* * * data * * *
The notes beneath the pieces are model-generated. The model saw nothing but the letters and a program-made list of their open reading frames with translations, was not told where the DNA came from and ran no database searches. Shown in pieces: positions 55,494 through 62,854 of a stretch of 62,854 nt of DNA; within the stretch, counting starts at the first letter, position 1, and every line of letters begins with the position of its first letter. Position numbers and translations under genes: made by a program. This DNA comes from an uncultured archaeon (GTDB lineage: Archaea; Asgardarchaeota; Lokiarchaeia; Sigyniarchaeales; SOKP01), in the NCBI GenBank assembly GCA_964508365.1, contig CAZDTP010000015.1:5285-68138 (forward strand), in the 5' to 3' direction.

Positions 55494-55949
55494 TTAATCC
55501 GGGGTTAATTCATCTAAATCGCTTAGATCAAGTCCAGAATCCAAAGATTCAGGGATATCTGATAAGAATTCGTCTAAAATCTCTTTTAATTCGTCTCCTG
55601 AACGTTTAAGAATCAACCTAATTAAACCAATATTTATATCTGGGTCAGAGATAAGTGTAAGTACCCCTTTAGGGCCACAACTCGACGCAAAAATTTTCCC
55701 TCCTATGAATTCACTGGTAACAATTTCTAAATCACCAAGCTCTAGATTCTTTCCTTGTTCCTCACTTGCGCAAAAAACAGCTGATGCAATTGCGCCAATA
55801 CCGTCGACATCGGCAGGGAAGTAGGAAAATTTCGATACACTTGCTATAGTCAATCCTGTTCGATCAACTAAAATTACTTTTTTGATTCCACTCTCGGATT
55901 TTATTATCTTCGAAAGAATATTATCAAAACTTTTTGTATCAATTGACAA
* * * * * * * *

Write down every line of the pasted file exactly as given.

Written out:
The notes beneath the pieces are model-generated. The model saw nothing but the letters and a program-made list of their open reading frames with translations, was not told where the DNA came from and ran no database searches. Shown in pieces: positions 55,494 through 62,854 of a stretch of 62,854 nt of DNA; within the stretch, counting starts at the first letter, position 1, and every line of letters begins with the position of its first letter. Position numbers and translations under genes: made by a program. This DNA comes from an uncultured archaeon (GTDB lineage: Archaea; Asgardarchaeota; Lokiarchaeia; Sigyniarchaeales; SOKP01), in the NCBI GenBank assembly GCA_964508365.1, contig CAZDTP010000015.1:5285-68138 (forward strand), in the 5' to 3' direction.

Positions 55494-55949
55494 TTAATCC
55501 GGGGTTAATTCATCTAAATCGCTTAGATCAAGTCCAGAATCCAAAGATTCAGGGATATCTGATAAGAATTCGTCTAAAATCTCTTTTAATTCGTCTCCTG
55601 AACGTTTAAGAATCAACCTAATTAAACCAATATTTATATCTGGGTCAGAGATAAGTGTAAGTACCCCTTTAGGGCCACAACTCGACGCAAAAATTTTCCC
55701 TCCTATGAATTCACTGGTAACAATTTCTAAATCACCAAGCTCTAGATTCTTTCCTTGTTCCTCACTTGCGCAAAAAACAGCTGATGCAATTGCGCCAATA
55801 CCGTCGACATCGGCAGGGAAGTAGGAAAATTTCGATACACTTGCTATAGTCAATCCTGTTCGATCAACTAAAATTACTTTTTTGATTCCACTCTCGGATT
55901 TTATTATCTTCGAAAGAATATTATCAAAACTTTTTGTATCAATTGACAA